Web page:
2 October 2012
James Nixey

James Nixey

Head, Russia and Eurasia Programme


A quite extraordinary event has occurred in a small corner of the former Soviet Union. For the first time a majority ruling party has been ousted from power, not by a death (natural or otherwise), not by revolution and not by coup: Georgia’s three million-odd voters have actually done it at the ballot box.

More importantly, Georgia, which has gone through civil war, interstate war and domestic protests, is calm.

And more remarkably, President Mikheil Saakashvili has accepted defeat reasonably gracefully – which may ensure that his legacy is not entirely in tatters. Indeed, defeat was the best thing that could have happened to him and his country’s reputation.

The election itself was, if not truly democratic and fair (voters abroad seem to have been especially disenfranchised and the opposition had a few extra hoops to jump through), then at least fiercely competitive. The opposition has won anyway, doing especially well in the cities. Cynics would say that there was too big a gap for Saakashvili to get away with rigging it. 

This parliamentary election is a pointer to the country’s decision in next October’s presidential election. Saakashvili will have to step down as his two-term rule ends in 2013. He may step down before then following this result. But his party will probably find a replacement in his image, much good it will now do them. The next few days should, in fact, provide a clear indication of Georgia’s path (and its stability) well beyond any elections. 

To casual outside observers the election rested on something that elections rarely rest on: foreign policy. Saakashvili accused his unexpectedly strong challenger of being a pro-Russian stooge on the flimsy evidence that he made his US$ 4-6 billion (estimates vary) fortune in Russia and has made conciliatory noises to the country which he left in 2002. Bidzina Ivanishvili and his Georgian Dream party, meanwhile, accuse the ruling party of bankruptcy – financial and moral – not to say unnecessary antagonism of their large neighbour to the north.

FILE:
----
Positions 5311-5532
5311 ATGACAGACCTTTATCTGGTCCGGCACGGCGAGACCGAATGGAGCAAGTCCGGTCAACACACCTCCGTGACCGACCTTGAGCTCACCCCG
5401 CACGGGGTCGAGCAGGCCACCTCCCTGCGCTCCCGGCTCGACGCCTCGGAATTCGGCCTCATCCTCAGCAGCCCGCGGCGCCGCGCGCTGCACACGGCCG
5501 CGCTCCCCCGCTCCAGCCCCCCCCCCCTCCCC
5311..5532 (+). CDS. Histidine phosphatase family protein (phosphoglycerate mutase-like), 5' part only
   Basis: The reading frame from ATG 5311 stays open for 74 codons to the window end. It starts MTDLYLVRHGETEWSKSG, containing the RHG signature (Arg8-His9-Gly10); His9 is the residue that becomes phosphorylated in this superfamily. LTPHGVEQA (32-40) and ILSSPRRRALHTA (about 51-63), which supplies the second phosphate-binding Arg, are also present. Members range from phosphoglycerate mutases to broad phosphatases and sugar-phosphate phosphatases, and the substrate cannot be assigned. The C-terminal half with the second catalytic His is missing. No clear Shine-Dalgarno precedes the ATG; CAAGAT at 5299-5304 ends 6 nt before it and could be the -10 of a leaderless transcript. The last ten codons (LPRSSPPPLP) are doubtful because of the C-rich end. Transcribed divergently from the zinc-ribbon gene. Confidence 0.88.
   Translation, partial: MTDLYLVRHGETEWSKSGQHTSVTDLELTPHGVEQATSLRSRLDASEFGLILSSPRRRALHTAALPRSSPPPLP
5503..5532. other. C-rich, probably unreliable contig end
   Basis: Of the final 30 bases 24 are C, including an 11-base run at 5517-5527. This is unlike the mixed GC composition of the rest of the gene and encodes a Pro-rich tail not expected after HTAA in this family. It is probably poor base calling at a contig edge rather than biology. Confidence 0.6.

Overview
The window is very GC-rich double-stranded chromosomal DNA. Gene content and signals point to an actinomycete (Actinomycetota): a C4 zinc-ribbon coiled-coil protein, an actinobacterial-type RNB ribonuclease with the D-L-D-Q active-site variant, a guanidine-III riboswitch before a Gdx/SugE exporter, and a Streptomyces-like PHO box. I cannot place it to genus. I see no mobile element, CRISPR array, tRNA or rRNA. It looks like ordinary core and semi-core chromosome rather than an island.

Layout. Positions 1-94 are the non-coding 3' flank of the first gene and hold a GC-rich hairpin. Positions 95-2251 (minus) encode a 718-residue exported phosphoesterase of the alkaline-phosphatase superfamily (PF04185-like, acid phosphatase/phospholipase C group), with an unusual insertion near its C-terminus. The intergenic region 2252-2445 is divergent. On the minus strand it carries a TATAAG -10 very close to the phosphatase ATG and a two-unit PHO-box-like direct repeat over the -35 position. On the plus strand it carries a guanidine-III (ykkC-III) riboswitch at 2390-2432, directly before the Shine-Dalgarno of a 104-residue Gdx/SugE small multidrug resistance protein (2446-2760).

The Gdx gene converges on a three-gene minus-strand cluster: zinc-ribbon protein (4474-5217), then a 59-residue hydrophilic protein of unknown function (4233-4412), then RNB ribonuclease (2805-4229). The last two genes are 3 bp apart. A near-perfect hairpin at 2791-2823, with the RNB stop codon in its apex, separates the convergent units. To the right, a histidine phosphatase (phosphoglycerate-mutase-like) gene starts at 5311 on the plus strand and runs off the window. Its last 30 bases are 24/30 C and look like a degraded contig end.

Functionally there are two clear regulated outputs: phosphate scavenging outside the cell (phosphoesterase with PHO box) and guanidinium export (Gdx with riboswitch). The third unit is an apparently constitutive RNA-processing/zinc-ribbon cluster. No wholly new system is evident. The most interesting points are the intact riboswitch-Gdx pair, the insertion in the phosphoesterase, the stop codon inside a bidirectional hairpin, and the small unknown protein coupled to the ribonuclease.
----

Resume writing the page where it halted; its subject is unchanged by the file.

But foreign policy – and even relations with Russia – comes consistently low in opinion polls of Georgians’ concerns. Social welfare and individual prosperity are more important – though those 'internal' issues have morphed into foreign policy anyway: for Saakashvili and his party, Georgia will grow prosperous only by realizing a ‘European dream'. Although as noted, it has stepped back from its commensurate values of late. 

Ivanishvili’s Georgian Dream does not accept that good relations with Europe and Russia are mutually exclusive. This is outwardly sensible, but now he has power (now and especially in 2013), Ivanishvili may find out that such ostensibly enlightened views – much like the Russia-US ‘reset’ - are naïve. This will depend on what both sides do, not just on what they say.